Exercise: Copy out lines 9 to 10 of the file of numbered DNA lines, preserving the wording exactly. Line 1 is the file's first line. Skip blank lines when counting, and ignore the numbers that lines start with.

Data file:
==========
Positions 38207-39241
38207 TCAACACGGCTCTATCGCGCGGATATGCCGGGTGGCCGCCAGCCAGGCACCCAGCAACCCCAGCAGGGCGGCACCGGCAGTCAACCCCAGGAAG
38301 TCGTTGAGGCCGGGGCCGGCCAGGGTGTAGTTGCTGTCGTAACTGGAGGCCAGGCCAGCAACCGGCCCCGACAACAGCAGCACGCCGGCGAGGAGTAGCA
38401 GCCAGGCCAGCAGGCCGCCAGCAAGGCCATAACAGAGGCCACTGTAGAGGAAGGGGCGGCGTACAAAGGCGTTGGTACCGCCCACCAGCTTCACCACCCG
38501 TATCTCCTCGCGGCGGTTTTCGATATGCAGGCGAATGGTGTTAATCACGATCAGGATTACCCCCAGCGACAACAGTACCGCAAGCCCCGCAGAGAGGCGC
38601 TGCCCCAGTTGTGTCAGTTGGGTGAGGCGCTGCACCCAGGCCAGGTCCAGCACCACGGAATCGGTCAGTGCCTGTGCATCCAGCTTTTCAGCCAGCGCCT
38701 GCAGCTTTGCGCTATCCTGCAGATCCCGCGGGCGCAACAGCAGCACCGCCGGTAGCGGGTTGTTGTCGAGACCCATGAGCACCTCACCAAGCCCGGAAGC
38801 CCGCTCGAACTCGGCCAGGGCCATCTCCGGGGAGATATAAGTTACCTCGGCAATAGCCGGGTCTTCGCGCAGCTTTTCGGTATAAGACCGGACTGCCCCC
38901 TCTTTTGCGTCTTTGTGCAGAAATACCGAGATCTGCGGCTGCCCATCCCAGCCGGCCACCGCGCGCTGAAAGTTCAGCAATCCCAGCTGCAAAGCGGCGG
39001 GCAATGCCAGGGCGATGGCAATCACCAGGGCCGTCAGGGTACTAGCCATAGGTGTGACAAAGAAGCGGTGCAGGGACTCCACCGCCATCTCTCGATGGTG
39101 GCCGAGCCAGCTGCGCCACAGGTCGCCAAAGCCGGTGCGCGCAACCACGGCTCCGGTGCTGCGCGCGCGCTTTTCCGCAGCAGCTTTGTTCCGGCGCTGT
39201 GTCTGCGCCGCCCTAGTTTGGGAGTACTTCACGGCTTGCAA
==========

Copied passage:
38901 TCTTTTGCGTCTTTGTGCAGAAATACCGAGATCTGCGGCTGCCCATCCCAGCCGGCCACCGCGCGCTGAAAGTTCAGCAATCCCAGCTGCAAAGCGGCGG
39001 GCAATGCCAGGGCGATGGCAATCACCAGGGCCGTCAGGGTACTAGCCATAGGTGTGACAAAGAAGCGGTGCAGGGACTCCACCGCCATCTCTCGATGGTG